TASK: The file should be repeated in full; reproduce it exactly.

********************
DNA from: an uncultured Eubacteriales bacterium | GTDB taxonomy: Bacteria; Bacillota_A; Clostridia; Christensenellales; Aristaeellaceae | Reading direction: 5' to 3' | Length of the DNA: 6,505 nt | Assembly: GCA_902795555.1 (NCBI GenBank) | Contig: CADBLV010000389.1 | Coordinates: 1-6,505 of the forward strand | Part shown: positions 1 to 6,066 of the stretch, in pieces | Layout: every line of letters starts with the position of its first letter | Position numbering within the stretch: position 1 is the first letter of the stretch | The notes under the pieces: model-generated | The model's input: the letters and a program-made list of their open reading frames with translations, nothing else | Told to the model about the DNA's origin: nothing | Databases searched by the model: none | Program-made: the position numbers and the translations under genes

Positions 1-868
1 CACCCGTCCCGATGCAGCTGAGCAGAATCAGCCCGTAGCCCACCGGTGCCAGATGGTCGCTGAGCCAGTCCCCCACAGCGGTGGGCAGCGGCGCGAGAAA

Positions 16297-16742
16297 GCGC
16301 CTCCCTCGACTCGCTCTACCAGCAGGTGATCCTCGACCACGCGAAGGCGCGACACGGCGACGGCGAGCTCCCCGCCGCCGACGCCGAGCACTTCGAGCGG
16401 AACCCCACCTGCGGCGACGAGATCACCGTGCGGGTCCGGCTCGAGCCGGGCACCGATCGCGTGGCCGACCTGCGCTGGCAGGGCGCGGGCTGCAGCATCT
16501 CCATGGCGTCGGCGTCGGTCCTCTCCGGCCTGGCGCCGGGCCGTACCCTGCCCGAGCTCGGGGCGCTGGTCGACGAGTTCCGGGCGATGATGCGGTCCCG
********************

DNA from: an uncultured Eubacteriales bacterium | GTDB taxonomy: Bacteria; Bacillota_A; Clostridia; Christensenellales; Aristaeellaceae | Reading direction: 5' to 3' | Length of the DNA: 6,505 nt | Assembly: GCA_902795555.1 (NCBI GenBank) | Contig: CADBLV010000389.1 | Coordinates: 1-6,505 of the forward strand | Part shown: positions 1 to 6,066 of the stretch, in pieces | Layout: every line of letters starts with the position of its first letter | Position numbering within the stretch: position 1 is the first letter of the stretch | The notes under the pieces: model-generated | The model's input: the letters and a program-made list of their open reading frames with translations, nothing else | Told to the model about the DNA's origin: nothing | Databases searched by the model: none | Program-made: the position numbers and the translations under genes

Positions 1-868
1 CACCCGTCCCGATGCAGCTGAGCAGAATCAGCCCGTAGCCCACCGGTGCCAGATGGTCGCTGAGCCAGTCCCCCACAGCGGTGGGCAGCGGCGCGAGAAA

Positions 16297-16742
16297 GCGC
16301 CTCCCTCGACTCGCTCTACCAGCAGGTGATCCTCGACCACGCGAAGGCGCGACACGGCGACGGCGAGCTCCCCGCCGCCGACGCCGAGCACTTCGAGCGG
16401 AACCCCACCTGCGGCGACGAGATCACCGTGCGGGTCCGGCTCGAGCCGGGCACCGATCGCGTGGCCGACCTGCGCTGGCAGGGCGCGGGCTGCAGCATCT
16501 CCATGGCGTCGGCGTCGGTCCTCTCCGGCCTGGCGCCGGGCCGTACCCTGCCCGAGCTCGGGGCGCTGGTCGACGAGTTCCGGGCGATGATGCGGTCCCG